On a pre-conscious level, perhaps some of us refuse to even try an e-reader because our minds view it as a renunciation of one of life’s earliest pleasures.
It’s merely my theory, but when I reflect upon how readily other technologies are embraced, none of them carry the primal significance of a “book in the hand.”
Author, “Mad Dog House”
Monday, August 4, 2014
Three Lessons Learned From Adopting Older Children from Foster Care
By Sue Badeau
1. Everyone can heal and grow. Healing and growth may look different for each individual and we may never see the wholeness we are hoping for, but we can continue to work towards it. I learned this lesson at an early age from my grandfather as he showed me how he cared differently for the various plants in his vegetable garden so that each would have the best chance of growing and bearing fruit. I have come to understand that this analogy also applies to children and teens – they are not all easy to grow – like zucchini – but then, what a boring garden it would be if we grew nothing but zucchini!
2. There is as much value in the journey as in the destination. I know, I know, it sounds like a worn cliché, but we have found it to be true. Years ago, we went on a family hike and this message came home to me in a powerful way as I saw my son who had been diagnosed with cerebral palsy and predicted that he would never walk, clambering along the hiking trail with his brothers and sisters. Years later as we experienced everything from teen pregnancy to a son in prison, I have had to remind myself again and again of this important lesson.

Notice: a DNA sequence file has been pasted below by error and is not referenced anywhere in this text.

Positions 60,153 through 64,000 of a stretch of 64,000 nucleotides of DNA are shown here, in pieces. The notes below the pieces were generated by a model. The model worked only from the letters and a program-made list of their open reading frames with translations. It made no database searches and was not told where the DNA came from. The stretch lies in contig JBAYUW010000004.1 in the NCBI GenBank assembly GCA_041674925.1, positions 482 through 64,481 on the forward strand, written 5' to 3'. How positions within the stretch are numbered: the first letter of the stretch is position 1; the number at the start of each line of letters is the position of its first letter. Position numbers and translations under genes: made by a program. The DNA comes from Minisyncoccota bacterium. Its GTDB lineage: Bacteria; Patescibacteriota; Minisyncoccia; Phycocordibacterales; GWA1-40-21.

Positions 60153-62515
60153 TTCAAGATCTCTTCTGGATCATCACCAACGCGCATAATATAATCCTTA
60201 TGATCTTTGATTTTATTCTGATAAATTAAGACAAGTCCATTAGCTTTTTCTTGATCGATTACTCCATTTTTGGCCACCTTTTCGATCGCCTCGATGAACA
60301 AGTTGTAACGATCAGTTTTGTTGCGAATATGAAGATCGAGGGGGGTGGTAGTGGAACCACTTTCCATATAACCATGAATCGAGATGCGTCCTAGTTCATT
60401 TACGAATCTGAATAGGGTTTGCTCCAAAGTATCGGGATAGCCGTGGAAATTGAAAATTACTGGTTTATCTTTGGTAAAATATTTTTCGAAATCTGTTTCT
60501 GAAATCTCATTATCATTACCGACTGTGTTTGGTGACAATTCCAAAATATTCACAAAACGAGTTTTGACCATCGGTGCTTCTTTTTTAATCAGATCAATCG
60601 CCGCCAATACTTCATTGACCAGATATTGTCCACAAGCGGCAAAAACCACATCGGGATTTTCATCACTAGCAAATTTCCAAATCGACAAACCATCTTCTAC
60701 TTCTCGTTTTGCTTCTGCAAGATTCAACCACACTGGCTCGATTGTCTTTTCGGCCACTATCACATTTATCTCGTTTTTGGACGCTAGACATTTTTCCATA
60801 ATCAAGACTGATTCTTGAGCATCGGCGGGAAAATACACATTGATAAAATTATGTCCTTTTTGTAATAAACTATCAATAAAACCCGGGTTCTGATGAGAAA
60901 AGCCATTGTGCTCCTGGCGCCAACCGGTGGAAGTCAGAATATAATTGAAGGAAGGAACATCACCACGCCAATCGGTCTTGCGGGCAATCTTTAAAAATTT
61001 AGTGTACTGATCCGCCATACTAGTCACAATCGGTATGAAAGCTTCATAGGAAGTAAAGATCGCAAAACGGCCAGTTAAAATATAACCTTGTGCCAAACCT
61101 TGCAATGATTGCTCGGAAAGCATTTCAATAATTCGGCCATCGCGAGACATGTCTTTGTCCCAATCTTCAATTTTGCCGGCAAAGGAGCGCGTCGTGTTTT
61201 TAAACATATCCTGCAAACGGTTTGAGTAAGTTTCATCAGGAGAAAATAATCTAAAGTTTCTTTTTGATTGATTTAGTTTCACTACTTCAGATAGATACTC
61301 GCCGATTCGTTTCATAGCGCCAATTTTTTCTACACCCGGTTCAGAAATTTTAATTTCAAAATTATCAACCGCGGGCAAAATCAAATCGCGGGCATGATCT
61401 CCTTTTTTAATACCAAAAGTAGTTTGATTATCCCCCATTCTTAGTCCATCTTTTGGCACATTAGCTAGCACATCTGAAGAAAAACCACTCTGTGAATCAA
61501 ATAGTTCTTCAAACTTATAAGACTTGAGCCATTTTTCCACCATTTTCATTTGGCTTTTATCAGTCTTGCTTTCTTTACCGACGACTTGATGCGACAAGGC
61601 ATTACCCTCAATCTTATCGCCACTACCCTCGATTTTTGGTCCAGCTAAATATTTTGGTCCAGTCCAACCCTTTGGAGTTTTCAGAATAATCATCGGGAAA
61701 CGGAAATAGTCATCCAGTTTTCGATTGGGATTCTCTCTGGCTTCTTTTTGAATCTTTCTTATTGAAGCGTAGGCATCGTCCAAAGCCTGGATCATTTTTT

3. God makes all things new. While God does not “fix” everything in the sense of removing all obstacles, curing all diseases or unlocking all disabling conditions, He does, indeed, make all things new. I learned this after experiencing a car wreck – I still have some scars and there are things I cannot do, yet I was changed by the experience and “made new” in important ways. And as I think about some of my children viewed as most “damaged” by the world – whether physically or emotionally “damaged” by all kinds of brutal early life experiences – turning to drugs, early pregnancies or other outlets for their pain– I know that some people look at them and only see the wreck – but I like to look at them and see them as survivors. And I am always amazed how – in spite of the “damage” they have sustained they – through God’s grace and healing power – are able to find amazing new ways to do old things that many of us take for granted – communication, relationships, eating, moving, getting through the day.